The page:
I wrote this as my chapel message this week. It went a lot better than the last one. The idea was struck by a recent sermon I heard and an old blog post from Tim Challies.
“46 An argument started among the disciples as to which of them would be the greatest. 47 Jesus, knowing their thoughts, took a little child and had him stand beside him. 48 Then he said to them, “Whoever welcomes this little child in my name welcomes me; and whoever welcomes me welcomes the one who sent me. For it is the one who is least among you all who is the greatest.”
Jesus has just finished remarking that he is going to be handed over to the Romans and crucified. He is about to make himself least for the sake of his disciples. What do the disciples do upon hearing this? Luke tells us they did not understand what he was saying and they were too afraid to ask him what he meant.
And it’s quite clear that they hadn’t understood the words of Jesus from the next passage, there we read that the disciples were arguing among themselves over who was the greatest. Previously Jesus gave them the power to heal and cast out demons, as our Lord himself had been doing; then he told them to take up their cross and follow him; a little later they witnessed the transfiguration and saw the Messiah in his glory. Perhaps the powers granted to them had puffed them up and caused infighting among them. After seeing the Messiah in his glory and hearing the voice of the Father, they must have learned something about the one they were following, but perhaps they took it to mean something about themselves too. That there was something in themselves that made them worthy of being Christ’s disciples.
Regardless of the reason, it’s clear that pride was at work in the hearts of the disciples. The brothers began fighting among themselves and arguing about who was greatest. And what does Jesus say to all of this? How does he respond when he sees what is happening?
“Whoever receives this child in my name receives me, and whoever receives me receives him who sent me. For he who is least among you all is the one who is great.”
Receive the least. Be welcoming to everyone, show hospitality to all, even the little children who can’t repay you. Take care of the ones you would otherwise overlook. Ultimately the message of Jesus here is: stop fighting about who is the greatest and follow my example by becoming the least.
So what is the message for us? We did not witness the casting out of demons and we haven’t been granted – as far as I know – the power to heal or exorcise unclean spirits. I haven’t heard anyone arguing they should be appointed as Archbishop of CRTS.
Yet I think we all face the temptation to compare ourselves to one another. We each have different gifts and talents, and these can become sources of envy and competition.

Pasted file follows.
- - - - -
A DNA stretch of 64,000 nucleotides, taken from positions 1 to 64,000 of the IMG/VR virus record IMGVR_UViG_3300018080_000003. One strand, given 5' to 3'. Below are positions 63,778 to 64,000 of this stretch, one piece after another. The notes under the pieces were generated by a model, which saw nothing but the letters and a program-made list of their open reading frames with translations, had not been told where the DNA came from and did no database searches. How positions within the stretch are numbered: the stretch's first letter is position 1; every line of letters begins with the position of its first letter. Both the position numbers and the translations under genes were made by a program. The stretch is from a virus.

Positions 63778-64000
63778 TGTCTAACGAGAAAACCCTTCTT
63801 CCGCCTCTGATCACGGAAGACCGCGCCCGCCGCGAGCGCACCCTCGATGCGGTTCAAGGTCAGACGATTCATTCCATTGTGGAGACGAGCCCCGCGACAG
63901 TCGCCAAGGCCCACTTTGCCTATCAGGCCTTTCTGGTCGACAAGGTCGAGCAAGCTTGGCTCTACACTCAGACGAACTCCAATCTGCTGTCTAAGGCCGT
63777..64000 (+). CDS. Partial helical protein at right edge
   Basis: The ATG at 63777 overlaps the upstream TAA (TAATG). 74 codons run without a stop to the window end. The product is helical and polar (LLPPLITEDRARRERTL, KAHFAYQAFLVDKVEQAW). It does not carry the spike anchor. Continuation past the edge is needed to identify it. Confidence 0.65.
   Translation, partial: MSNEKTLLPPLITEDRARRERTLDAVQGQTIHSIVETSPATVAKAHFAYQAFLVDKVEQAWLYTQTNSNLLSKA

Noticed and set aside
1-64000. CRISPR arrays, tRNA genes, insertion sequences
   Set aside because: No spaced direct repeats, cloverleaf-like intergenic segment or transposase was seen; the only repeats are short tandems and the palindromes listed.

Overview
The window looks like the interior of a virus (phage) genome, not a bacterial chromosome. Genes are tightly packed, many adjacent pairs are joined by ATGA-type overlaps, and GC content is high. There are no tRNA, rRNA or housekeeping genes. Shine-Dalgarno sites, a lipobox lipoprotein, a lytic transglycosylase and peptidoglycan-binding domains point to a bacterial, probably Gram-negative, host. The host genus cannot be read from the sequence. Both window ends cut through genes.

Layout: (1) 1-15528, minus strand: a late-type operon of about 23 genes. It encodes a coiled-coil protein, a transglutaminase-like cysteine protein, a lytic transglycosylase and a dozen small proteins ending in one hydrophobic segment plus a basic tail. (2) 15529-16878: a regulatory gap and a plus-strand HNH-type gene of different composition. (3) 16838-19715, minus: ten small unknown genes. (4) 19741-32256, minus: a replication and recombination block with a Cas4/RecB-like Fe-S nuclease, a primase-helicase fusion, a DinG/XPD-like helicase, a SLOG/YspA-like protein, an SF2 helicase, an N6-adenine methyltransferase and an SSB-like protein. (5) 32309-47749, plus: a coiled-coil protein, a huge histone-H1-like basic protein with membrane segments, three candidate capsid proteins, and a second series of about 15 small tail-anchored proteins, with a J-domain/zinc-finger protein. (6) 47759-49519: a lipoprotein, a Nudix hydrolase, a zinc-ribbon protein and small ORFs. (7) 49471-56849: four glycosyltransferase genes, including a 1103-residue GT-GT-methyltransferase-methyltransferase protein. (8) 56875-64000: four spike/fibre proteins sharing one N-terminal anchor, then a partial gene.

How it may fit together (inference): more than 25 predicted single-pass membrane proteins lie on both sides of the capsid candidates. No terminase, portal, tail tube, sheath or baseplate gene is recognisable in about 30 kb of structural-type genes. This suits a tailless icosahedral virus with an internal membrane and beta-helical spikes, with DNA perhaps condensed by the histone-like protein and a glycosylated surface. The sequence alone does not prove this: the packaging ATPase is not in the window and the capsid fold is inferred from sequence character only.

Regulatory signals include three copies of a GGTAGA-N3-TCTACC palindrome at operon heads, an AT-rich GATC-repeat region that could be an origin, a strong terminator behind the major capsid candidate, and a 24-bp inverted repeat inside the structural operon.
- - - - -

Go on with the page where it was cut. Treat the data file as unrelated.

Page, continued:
Instead we should focus on the fact that we bear witness to the work of God in us. You and I are living testimonies of God’s mercy. We are living testimonies that God does indeed receive the little children.
And if one person thinks they are better than another, how do they go about showing that? I have no one else to compare myself to because I can’t speak to the sins of others.
There’s a saying from William Law, “We may justly condemn ourselves as the greatest sinners we know because we know more of the folly of our own heart than we do of other people’s.” And this rings true. No person can know the reasoning or motivation or cause of another person’s sin. In the Christian context, if one person thinks he is better than another, he does not truly realize the depths of his sinfulness.
We can’t see what is going on in another person’s mind or in their heart. We can’t see if they have wept over their sins and repented of them, or if their heart has been hardened. What we do know, at least in part, is the motivation for our own sins. We do know how quickly we fall to temptation, it’s much more difficult to speak of how long our brother or sister resisted before falling. We aren’t witnesses of all of our brother’s or sister’s sins, but we have witnessed each one of the sins we committed. With that perspective how can we dream of arguing who is the greatest?
And the beauty of the gospel is that Jesus died for the greatest of sinners. He died to cleanse us of our sins and of our evil. He redeemed us by his blood but it didn’t stop at redemption from sin.
He redeemed us by his blood so that we could be called children of God, brothers and sisters in Christ. Before we were Christians there may have been some worldly value in finding out who was the greatest, some temporary benefit. Now that we are in Christ we are all co-heirs with him, we all serve the same King. We all have the same objective. We’ve all been given the same chief end by the one who is indeed the Greatest.